Regarding that last issue, let's be clear that I am using that as contrasting example and am not making a direct comparison. We are not comparing rock music to team sports. Each is an entirely different endeavor with entirely different goals and purposes apart from providing entertainment. You don't go to a rock concert to see who wins or loses. And while you can be swept up in a sporting moment, it rarely has the lasting intimacy and emotionalism as does a relationship with music or the artists creating the music.
However, each uses a similar mechanism to preserve its history and celebrate its legacy through enshrinement of those considered to be significant to the endeavor: a Hall of Fame. And although there can be (and is) criticism of each of the Halls of Fame for the sports I'm using for illustrative purposes, which are the four major American professional team sports of baseball, basketball, football, and hockey—often termed collectively as the "Big Four"—those Halls are all relatively more successful than is the Rock and Roll Hall of Fame, and that is inherent in both the definition of the sport and in the selection of its inductees. For that reason, it is instructive to contrast those halls and how they function with respect to the Rock and Roll Hall of Fame.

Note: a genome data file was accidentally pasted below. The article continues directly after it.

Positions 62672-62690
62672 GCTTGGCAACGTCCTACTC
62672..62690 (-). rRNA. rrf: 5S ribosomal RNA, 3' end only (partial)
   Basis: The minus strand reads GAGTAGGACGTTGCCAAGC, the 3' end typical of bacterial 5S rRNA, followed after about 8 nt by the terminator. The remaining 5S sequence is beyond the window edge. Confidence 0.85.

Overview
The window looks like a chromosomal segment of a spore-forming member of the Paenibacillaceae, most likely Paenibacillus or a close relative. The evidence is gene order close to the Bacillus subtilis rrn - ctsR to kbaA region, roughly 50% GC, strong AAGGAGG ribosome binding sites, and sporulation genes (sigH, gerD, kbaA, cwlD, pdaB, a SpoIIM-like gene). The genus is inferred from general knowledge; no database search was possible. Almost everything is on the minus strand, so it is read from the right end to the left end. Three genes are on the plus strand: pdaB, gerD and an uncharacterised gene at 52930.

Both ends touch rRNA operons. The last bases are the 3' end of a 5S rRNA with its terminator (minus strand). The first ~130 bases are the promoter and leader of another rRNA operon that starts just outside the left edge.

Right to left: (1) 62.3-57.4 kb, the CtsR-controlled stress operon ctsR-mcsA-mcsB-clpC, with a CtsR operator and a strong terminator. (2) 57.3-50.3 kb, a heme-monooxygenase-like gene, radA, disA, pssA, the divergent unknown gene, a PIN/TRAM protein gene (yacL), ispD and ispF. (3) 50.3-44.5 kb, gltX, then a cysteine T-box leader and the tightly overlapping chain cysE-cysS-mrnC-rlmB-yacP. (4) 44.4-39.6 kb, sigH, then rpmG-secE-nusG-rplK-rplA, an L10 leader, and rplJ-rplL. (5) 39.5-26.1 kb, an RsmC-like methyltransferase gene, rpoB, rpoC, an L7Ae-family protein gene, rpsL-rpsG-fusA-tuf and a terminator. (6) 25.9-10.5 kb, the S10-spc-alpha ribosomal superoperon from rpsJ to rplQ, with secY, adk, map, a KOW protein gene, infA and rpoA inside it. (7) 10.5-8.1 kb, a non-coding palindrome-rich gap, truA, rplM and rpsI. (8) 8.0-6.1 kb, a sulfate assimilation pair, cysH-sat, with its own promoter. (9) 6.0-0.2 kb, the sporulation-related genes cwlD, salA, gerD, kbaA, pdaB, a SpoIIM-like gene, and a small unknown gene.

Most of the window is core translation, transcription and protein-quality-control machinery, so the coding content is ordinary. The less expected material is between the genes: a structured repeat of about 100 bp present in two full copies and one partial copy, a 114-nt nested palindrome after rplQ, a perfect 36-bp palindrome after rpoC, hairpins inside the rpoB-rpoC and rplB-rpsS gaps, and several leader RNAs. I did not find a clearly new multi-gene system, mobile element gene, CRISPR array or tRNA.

As we examine each of these problems in turn, it should become evident that not only are they interrelated, but the first two essentially engender the third issue—if you don't have a standard definition and objective, universal criteria, you can't help but have an expansive, inclusive Hall of Fame.
Issue One: No Standard Definition of Rock and RollAsk a hundred people what "rock and roll" means, and you may get a hundred different answers—and those hundred different answers may very well consist entirely of examples of artists whom the person considers to be "rock and roll" without describing the musical form itself.
Consider the dictionary.com definition of rock and roll, taken from the Random House Dictionary, which defines "rock-and-roll" as "a style of popular music that derives in part from blues and folk music and is marked by a heavily accented beat and a simple, repetitive phrase structure." The Collins English Dictionary contains this definition: "a type of pop music originating in the 1950s as a blend of rhythm and blues and country and western. It is generally based upon the twelve-bar blues, the first and third beats in each bar being heavily accented."
Bet you never heard either one of those definitions being whipped out during an argument. Both definitions, and other similar dictionary definitions, describe the roots of the music and some of its technical characteristics, but both are broad enough to encompass many kinds of music and are so general as to be meaningless.
'Twas ever thus. First published in 1970, Charlie Gillett's The Sound of the City: The Rise of Rock 'n' Roll is a scrupulous examination of the roots of what cohered as rock music in the mid-1950s as well as its growth through the late 1960s. Nevertheless, he begins his indispensable book with a delightful hair-splitter that, consciously or not, heralds the very issue we face: